Achieving a true emotional balance in relationships is the hallmark of a truly emotionally intelligent entrepreneur who is able to carry his / her peers and team – some of the competencies that come into play include impulse control, optimism, flexibility, self-respect, self-regard and reality testing. Both good and tough times provide opportunity windows for an entrepreneur to personally learn and grow and also ensure that the relationship goodwill is intact with various stakeholders to navigate in a balanced manner.
#5 challenge – Innovation vs. Disruption
Entrepreneurs love to create, innovate and sometimes disrupt as they constantly work towards keeping themselves motivated and not giving into “entrepreneurial fatigue”. Very few entrepreneurs experiment with ‘timed sabbaticals’ to experiment with fresh leadership and ideas of their teams. Emotionally intelligent entrepreneurs often create ‘challenge projects’ with their leaders to test their ideas and take risks both through ‘innovation’ and ‘disruption’ while staying operationally hands off.
In EQ language, the entrepreneur is demonstrating a combination of flexibility, optimism, problem solving and is pushing the organization boundaries to re-map and adjust. However, without an emotional connect with peers and teams, this may not be very easy as such projects require the entrepreneur to often be part of the exercise.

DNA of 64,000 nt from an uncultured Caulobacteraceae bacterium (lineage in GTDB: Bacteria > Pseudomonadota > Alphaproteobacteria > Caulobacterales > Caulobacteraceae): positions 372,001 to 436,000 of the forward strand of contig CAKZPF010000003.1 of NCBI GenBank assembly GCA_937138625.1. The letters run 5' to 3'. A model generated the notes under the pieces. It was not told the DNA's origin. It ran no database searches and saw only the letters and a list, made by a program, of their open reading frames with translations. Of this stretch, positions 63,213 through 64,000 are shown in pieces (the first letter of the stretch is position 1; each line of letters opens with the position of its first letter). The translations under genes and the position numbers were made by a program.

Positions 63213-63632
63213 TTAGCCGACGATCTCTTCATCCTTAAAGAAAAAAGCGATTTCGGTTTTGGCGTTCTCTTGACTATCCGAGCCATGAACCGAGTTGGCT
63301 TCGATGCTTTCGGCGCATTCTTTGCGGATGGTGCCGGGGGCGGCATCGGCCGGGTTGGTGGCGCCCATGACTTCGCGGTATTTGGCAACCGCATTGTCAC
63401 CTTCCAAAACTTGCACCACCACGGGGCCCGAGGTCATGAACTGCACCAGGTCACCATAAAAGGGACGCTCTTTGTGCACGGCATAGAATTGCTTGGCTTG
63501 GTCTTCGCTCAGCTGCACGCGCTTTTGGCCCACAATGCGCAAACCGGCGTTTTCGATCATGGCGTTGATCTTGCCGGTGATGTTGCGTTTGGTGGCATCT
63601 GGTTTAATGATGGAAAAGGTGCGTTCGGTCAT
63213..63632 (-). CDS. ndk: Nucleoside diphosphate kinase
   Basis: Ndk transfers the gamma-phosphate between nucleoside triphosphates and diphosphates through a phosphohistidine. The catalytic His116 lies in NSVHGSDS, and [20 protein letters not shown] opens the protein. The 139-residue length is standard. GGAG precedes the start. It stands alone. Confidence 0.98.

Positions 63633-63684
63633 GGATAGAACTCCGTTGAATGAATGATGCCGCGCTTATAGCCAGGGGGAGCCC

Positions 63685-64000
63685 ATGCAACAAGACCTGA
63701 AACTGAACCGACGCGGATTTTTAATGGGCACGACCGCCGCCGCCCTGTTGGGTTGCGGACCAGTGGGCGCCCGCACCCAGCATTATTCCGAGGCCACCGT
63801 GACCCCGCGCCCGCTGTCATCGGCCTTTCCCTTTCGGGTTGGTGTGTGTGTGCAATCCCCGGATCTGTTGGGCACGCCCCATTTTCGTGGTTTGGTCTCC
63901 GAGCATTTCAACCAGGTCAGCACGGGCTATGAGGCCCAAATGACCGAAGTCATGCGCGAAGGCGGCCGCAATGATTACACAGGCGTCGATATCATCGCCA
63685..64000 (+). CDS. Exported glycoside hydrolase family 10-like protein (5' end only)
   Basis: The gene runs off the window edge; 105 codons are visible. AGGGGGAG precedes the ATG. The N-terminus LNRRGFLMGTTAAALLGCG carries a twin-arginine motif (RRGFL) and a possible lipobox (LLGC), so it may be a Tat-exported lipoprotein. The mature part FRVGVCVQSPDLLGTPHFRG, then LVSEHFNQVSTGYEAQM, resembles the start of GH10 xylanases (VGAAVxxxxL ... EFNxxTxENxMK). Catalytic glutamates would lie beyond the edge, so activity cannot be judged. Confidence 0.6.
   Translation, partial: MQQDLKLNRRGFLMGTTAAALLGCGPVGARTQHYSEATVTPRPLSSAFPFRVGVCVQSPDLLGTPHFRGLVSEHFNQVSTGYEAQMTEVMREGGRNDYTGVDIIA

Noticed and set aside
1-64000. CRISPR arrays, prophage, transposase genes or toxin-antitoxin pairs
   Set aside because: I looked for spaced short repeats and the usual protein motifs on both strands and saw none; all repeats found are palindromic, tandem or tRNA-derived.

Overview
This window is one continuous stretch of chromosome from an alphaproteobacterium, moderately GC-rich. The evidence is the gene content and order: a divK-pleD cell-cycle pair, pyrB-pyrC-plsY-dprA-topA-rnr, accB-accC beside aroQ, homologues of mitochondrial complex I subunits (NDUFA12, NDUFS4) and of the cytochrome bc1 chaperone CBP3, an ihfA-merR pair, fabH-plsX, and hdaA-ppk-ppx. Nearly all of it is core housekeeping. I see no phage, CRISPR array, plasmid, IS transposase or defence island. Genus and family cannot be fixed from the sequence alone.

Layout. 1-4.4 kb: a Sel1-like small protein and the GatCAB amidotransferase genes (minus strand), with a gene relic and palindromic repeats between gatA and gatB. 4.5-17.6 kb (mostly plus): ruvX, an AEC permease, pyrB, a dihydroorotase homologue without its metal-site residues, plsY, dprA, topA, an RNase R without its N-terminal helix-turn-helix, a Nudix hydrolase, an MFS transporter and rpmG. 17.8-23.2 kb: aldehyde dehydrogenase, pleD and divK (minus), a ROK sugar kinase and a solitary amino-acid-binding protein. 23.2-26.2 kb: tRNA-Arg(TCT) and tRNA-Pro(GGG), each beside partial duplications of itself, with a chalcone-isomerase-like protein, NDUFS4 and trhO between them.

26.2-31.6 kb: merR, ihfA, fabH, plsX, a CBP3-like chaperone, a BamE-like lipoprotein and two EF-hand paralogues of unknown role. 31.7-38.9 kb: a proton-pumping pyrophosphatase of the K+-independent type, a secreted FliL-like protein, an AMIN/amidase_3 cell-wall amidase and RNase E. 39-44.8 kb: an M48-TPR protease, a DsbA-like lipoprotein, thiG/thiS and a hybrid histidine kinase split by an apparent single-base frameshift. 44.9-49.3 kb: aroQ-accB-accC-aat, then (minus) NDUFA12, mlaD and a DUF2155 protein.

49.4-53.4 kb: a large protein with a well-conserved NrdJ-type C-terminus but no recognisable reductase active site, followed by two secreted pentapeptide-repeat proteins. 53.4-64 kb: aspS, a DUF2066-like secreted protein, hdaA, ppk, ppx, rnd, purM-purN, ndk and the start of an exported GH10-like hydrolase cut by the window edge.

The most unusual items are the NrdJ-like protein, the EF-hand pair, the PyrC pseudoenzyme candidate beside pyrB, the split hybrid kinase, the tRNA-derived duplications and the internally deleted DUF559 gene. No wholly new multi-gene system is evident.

Emotional intelligence goes beyond basic social skills of an entrepreneur as it tests several dimensions of individual and team relationships. At the very core are the values ecosystem that the entrepreneur and his / her core team pick to build the right cultural fabric of the organization. Without emotional content and engagement, organizations tend to become dull and ritualistic and often lose their creative and competitive edge and this is exactly where the emotionally intelligent entrepreneur is well positioned.